If you have ever seen a solar or lunar eclipse, you may have asked this question:
Why do eclipses occur?
Ancient people certainly asked the question and invented many contradictory answers, usually involving supernatural powers. To answer the question using physics, you need to know the relative positions of the Sun, the Moon, and the Earth, as well as the fact that light travels in straight lines.
Solar and lunar eclipses
Eclipses occur when one celestial body blocks the light coming from another body. In other words, one of them is casting a shadow! When the Moon lines up between the Sun and the Earth, the Moon casts a shadow onto the Earth, blocking the Sun for a small region on the Earth. This creates a solar eclipse in which some or all of the Sun appears to vanish. When the Earth lies between the Sun and the Moon, the Earth’s shadow—which is larger than the Moon’s shadow—engulfs the Moon, blocking sunlight from reaching the Moon. This creates a lunar eclipse in which the Moon appears to vanish. Solar and lunar eclipses do not occur very often because the plane of the Moon’s orbit around the Earth is inclined a little bit relative to the plane of the Earth’s orbit around the Sun.
Do solar eclipses have a season?
There are two “eclipse seasons” about six months apart. Solar eclipses only occur during the spring and fall, near the equinoxes. They never occur in summer or winter. Why? The Moon orbits the Earth every 27 days. Why doesn’t the Moon block the Sun every month?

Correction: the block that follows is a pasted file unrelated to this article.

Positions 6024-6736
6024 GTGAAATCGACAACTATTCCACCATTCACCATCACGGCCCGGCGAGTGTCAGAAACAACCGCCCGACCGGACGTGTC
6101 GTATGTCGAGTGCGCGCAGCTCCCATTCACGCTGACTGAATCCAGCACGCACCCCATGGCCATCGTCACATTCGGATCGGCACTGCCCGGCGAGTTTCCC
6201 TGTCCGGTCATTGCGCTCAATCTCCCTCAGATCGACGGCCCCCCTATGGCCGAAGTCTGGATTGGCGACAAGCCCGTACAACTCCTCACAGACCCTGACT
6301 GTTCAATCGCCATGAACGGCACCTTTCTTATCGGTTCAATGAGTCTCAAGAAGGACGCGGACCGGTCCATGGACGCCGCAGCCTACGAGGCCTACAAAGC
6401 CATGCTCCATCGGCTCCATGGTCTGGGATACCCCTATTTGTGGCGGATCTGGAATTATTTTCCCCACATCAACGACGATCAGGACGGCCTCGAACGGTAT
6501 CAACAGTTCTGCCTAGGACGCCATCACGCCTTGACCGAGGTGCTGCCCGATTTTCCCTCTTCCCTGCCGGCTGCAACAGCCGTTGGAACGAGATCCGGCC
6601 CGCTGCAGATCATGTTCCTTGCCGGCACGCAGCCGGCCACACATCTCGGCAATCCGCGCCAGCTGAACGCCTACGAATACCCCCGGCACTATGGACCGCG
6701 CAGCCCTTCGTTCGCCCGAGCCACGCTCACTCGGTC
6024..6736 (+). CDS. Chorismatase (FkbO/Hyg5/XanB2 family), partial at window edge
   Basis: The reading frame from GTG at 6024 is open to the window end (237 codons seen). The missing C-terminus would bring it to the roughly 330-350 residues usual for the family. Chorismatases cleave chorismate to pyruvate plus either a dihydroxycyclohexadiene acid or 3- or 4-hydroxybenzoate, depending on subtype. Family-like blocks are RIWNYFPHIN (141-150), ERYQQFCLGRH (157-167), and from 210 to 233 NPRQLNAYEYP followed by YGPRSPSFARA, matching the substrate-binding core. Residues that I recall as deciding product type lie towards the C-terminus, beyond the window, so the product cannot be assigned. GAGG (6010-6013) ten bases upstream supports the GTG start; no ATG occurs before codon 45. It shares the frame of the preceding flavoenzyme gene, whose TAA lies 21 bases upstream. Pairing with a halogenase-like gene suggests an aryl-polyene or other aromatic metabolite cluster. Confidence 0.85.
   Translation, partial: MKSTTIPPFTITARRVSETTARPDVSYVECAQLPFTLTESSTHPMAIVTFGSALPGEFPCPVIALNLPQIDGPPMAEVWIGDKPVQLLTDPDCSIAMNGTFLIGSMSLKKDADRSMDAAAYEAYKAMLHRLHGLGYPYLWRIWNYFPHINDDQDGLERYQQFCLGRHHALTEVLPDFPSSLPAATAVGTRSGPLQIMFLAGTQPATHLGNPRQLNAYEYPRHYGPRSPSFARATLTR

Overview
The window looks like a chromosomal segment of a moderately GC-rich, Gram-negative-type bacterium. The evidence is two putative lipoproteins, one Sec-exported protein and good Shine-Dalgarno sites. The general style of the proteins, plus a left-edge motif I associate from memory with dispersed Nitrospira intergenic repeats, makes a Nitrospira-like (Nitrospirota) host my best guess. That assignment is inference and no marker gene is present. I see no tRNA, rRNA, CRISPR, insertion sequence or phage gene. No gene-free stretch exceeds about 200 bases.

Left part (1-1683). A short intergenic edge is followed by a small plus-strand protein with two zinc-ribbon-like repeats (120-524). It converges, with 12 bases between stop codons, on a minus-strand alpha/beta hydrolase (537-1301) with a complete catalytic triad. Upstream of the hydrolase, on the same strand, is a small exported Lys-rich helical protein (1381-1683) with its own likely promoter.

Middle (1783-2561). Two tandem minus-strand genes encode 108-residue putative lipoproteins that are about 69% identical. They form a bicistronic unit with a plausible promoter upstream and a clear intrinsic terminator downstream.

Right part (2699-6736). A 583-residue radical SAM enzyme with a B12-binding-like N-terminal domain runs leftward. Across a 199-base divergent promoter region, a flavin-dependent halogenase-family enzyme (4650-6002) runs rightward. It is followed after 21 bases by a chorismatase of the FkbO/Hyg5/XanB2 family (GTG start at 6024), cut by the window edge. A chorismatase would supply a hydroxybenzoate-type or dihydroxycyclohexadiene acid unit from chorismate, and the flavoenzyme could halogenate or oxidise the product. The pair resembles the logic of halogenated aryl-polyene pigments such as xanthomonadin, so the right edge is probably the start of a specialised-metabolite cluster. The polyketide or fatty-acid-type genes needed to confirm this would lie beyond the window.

The answer lies in the tilt of the Moon’s orbit. If the Moon orbited in the plane of the Earth’s orbit, solar eclipses would be monthly events. Instead, the Moon’s orbit is tilted 5.1° from the ecliptic of the Solar System. Only in spring and fall does the Moon pass directly between the Earth and Sun so that its shadow passes over the Earth. In the summer and winter, the shadow of the Moon always falls above or below the Earth’s orbital plane.
What causes the phases of the Moon?
Have you ever wondered whether Earth’s shadow creates the crescent Moon? How does that explain the full Moon? Why is the dividing line between light and dark straight instead of curved in a half Moon? Why does the Moon go through these phases? The answer is that a shadow does create the observed phases of the Moon, except that the shadow is not the shadow of Earth but the shadow of the Moon itself.
Explaining the phases of the Moon
Sunlight travels in straight lines toward the Moon, which illuminates the side of the Moon facing the Sun. The Moon orbits around the Earth, which causes the illuminated side of the Moon to change its orientation relative to the Earth. Sometimes, we can see the fully illuminated side of the Moon, which is called a “full Moon.” Other times, the illuminated side is facing completely away from the Earth, which is called a “new Moon.” In between are the other phases of the Moon: crescent, quarter, and gibbous.
Test your knowledge
Are lunar or solar eclipses more visible on Earth?
Lunar eclipses are visible from more places on the surface of Earth. Solar eclipses are only visible in the small area where the Moon’s shadow covers the Sun, whereas lunar eclipses are visible in the lager area where the Earth’s shadow covers the Moon.